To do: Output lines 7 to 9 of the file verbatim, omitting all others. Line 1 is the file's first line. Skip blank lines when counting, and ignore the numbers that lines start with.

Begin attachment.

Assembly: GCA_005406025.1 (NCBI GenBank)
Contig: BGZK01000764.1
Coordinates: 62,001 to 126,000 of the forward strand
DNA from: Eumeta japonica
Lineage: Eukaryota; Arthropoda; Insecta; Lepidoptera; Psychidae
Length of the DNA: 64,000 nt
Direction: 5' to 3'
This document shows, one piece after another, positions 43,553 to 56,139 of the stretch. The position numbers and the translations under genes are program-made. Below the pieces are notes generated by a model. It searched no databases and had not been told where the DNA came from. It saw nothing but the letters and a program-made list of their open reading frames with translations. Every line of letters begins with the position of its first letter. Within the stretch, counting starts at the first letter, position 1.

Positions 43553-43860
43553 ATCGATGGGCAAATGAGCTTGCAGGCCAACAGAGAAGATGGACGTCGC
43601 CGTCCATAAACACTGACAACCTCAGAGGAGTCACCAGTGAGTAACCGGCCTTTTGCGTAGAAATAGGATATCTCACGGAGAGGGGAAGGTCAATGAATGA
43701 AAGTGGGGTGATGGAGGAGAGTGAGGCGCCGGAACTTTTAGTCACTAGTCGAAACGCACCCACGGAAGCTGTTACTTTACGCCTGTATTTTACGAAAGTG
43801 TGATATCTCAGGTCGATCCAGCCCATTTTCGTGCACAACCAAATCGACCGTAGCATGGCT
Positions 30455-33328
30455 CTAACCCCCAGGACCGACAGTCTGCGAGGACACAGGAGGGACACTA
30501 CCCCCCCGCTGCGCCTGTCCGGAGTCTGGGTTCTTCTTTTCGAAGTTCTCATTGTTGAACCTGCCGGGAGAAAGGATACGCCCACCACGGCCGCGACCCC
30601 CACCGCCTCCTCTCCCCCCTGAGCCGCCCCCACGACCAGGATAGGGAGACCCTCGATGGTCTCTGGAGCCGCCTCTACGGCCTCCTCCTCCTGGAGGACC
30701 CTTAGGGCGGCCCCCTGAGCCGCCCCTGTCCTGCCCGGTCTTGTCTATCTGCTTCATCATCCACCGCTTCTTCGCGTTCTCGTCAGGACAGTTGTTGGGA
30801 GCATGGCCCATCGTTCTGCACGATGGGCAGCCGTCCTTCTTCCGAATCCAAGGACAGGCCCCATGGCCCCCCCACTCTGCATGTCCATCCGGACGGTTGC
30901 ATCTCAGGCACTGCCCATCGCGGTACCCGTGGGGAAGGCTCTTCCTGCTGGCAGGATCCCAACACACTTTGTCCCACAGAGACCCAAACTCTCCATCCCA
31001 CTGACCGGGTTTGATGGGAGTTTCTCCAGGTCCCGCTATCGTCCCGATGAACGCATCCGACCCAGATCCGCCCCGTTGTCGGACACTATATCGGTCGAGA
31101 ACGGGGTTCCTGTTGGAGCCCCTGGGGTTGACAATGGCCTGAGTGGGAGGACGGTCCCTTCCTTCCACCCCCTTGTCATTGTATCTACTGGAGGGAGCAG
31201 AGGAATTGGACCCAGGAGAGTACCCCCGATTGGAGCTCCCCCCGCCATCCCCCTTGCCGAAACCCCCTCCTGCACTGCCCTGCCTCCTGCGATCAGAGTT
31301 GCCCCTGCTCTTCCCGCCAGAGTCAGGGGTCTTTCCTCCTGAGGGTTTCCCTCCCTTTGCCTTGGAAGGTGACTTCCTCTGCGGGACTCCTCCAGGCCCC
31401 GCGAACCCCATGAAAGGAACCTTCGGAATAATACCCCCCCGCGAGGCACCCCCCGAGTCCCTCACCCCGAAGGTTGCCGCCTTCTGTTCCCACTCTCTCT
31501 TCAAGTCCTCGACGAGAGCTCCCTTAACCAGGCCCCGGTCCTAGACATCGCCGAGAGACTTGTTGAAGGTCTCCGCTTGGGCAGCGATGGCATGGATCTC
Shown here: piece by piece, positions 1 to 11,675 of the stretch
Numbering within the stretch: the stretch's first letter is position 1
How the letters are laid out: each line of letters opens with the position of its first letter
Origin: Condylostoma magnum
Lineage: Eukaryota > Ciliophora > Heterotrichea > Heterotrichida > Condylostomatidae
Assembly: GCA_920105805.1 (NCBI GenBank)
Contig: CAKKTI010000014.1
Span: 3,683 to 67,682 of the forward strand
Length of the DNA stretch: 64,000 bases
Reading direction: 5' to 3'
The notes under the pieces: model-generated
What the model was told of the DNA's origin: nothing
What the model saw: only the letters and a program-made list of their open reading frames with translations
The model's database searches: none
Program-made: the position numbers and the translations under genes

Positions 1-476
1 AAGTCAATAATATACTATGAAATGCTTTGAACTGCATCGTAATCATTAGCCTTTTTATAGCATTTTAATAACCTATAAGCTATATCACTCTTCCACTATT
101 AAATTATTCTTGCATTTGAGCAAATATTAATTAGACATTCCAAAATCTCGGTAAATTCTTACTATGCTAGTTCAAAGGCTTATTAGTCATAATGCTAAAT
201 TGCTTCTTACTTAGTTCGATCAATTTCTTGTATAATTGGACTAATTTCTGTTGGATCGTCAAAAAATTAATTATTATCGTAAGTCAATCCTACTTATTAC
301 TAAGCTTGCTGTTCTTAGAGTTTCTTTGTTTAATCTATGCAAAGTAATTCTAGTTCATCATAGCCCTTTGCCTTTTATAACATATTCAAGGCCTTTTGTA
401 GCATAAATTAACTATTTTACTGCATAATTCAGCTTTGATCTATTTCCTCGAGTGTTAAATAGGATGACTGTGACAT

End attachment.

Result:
Direction: 5' to 3'
This document shows, one piece after another, positions 43,553 to 56,139 of the stretch. The position numbers and the translations under genes are program-made. Below the pieces are notes generated by a model. It searched no databases and had not been told where the DNA came from. It saw nothing but the letters and a program-made list of their open reading frames with translations. Every line of letters begins with the position of its first letter. Within the stretch, counting starts at the first letter, position 1.

Positions 43553-43860